The Irrelevance of Religion on Gay Marriage

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or, for that matter, any other gay issue.

They told us the Earth was the center of the universe, the Earth was flat, there was no Antarctica, there was no gravity. They imprisoned Galileo, charged Da Vinci with sodomy and committed unspeakable atrocities during the Inquisition and the witch hunts. We are just the latest in a long line of people who have suffered under their holier-than-thou connection to "God." - Tony of California


The Archbishop vs. the Governor: Gay Sera, Sera

Worn out by the rampant sexting of Anthony Weiner and the relentless blogging of Archbishop Dolan, I'm wondering if our institutions need to rejigger: Maybe pols should be celibate and priests should be married.

by Maureen Dowd

With his cigars, blogs, Jameson's and Irish affability, New York Archbishop Timothy Dolan prides himself on his gumption.

Certainly his effort to kill the gay marriage bill, just one vote away from passing in Albany, shows a lot of gall.

priesttest.gifThe archbishop has been ferocious in fighting against marriage between same-sex couples, painting it as a perversity against nature.

If only his church had been as ferocious in fighting against the true perversity against nature: the unending horror of pedophile priests and the children who trusted them.

In the second-generation round of the Church vs. Cuomo, Archbishop Dolan is pitted against Andrew Cuomo , the Catholic governor who is fiercely pushing for New York to become the sixth and most populous state to approve gay marriage.

Governor Cuomo was already on the wrong side of the church for his support of abortion rights, his divorce and his living in "sin" with the Food Network star Sandra Lee. He was accused by the Vatican adviser Edward Peters of "public concubinage," as it's known in canon law, and Peters recommended that Cuomo be denied communion until he resolved "the scandal" by ceasing this "cohabiting."

And therein lies the casuistry. On one hand, as Peters told The Times about Cuomo and Lee, "men and women are not supposed to live together without benefit of matrimony." But then the church denies the benefit of marriage to same-sex couples living together.

Dolan insists that marriage between a man and a woman is "hard-wired" by God and nature. But the church refuses to acknowledge that homosexuality may be hard-wired by God and nature as well, and is not a lifestyle choice.

Dolan and other church leaders are worried about the exodus of young Catholics who no longer relate to the intolerances of church teaching. He dryly told The Times last year that when he sees long lines of young people on Fifth Avenue waiting to get into a house of worship, it's at Abercrombie & Fitch, not St. Patrick's Cathedral.

The church refuses to acknowledge the hypocrisy at its heart: that it became a haven for gay priests even though it declares homosexual sex a sin, and even though it lobbies to stop gays from marrying.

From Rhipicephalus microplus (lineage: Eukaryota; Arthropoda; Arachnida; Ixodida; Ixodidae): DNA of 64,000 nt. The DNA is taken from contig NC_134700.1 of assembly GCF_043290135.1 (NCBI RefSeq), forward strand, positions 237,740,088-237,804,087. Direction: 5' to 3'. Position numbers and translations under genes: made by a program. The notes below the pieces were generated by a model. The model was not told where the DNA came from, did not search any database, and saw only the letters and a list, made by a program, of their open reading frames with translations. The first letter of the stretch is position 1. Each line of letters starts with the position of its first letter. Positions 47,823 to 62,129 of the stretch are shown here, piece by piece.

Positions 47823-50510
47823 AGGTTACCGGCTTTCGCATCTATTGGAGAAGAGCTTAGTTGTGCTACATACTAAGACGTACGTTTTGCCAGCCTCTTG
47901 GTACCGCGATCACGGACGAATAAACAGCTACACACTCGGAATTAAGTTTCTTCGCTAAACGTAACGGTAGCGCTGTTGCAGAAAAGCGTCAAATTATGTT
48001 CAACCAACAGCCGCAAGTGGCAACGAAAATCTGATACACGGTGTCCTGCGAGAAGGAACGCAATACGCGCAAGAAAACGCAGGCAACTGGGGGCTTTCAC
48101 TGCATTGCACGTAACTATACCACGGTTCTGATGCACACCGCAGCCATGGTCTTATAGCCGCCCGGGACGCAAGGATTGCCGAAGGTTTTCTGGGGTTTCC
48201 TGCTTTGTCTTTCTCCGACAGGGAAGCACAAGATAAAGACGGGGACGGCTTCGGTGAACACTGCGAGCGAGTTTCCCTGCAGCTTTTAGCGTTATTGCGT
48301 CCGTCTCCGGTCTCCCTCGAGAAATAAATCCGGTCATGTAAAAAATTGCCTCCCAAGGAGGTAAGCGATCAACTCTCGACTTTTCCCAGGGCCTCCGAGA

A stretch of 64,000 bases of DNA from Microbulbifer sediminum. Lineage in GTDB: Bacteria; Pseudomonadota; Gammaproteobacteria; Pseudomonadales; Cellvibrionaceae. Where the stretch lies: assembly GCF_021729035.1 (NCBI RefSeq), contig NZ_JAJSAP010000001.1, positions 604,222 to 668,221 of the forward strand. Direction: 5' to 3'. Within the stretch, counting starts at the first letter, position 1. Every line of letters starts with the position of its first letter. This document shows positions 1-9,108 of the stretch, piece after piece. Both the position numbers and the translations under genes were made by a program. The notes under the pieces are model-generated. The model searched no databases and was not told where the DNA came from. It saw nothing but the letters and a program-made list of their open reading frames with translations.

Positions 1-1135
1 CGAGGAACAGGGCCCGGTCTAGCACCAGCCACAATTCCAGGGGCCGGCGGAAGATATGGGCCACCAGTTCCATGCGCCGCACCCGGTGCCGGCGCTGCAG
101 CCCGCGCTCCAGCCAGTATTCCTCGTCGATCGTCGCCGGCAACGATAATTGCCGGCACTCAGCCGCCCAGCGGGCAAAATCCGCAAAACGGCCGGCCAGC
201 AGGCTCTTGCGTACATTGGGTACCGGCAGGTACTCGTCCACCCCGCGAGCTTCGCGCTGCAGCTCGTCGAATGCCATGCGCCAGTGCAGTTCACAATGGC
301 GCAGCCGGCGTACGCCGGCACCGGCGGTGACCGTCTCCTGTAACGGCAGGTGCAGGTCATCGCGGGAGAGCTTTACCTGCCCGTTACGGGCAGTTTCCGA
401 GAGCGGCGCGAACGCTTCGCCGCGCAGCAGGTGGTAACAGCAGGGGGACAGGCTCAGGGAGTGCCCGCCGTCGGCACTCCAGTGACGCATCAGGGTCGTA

In yet another attempt at rationalization, the nation's Catholic bishops -- a group Dolan is now in charge of -- put out a ridiculous five-year-study last month going with the "blame Woodstock" explanation for the sex-abuse scandal. The report suggested that the problem was caused by permissive secular society rather than cloistered church culture, because priests were trained in the turbulent free-love era. It concluded, absurdly, that neither the all-male celibate priesthood nor homosexuality were causes.

In another resistance to reform, the bishops voted on Thursday to keep their policies on sexual abuse by the clergy largely the same, with only small revisions, ignoring victims' advocates who were hoping for meaningful changes.

At their meeting in Bellevue, Wash., one retired archbishop from Anchorage actually proposed an amendment to get rid of the "zero tolerance" provision on abuse so some guilty priests could return to parishes. That failed, at least.

If God and nature are so clear about what marriage is, why do the well-connected have an easier time getting the church to sunder their marriages with annulments? (Yes, we're talking about you, Newt Gingrich .)

In his blog, "The Gospel in the Digital Age," Dolan invokes not just God but Orwell, denouncing the "perilous presumption of the state" in reinventing the definition of marriage, which, he says, "has served as the very cornerstone of civilization and culture from the start."

The Starchbishop noted with asperity that "Last time I consulted an atlas, it is clear we are living in New York, in the United States of America -- not in China or North Korea," where "communiqu├ęs from the government can dictate the size of families, who lives and who dies, and what the very definition of 'family' and 'marriage' means."

Yeah. Not like the Vatican.

In the same blog, Dolan snidely dismissed the notion that gay marriage is a civil right. "We acknowledge that not every desire, urge, want, or chic cause is automatically a 'right,' " he wrote.

"And, what about other rights, like that of a child to be raised in a family with a mom and a dad?"

And how about the right of a child not to be molested by the parish priest?

Dolan acts like getting married (when done by gays) is a self-indulgent act of hedonism when it's really a leap of faith and a promise of fidelity.

Worn out by the rampant sexting of Anthony Weiner and the relentless blogging of Archbishop Dolan, I'm wondering if our institutions need to rejigger: Maybe pols should be celibate and priests should be married.

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This page contains a single entry by cul published on June 19, 2011 10:24 AM.

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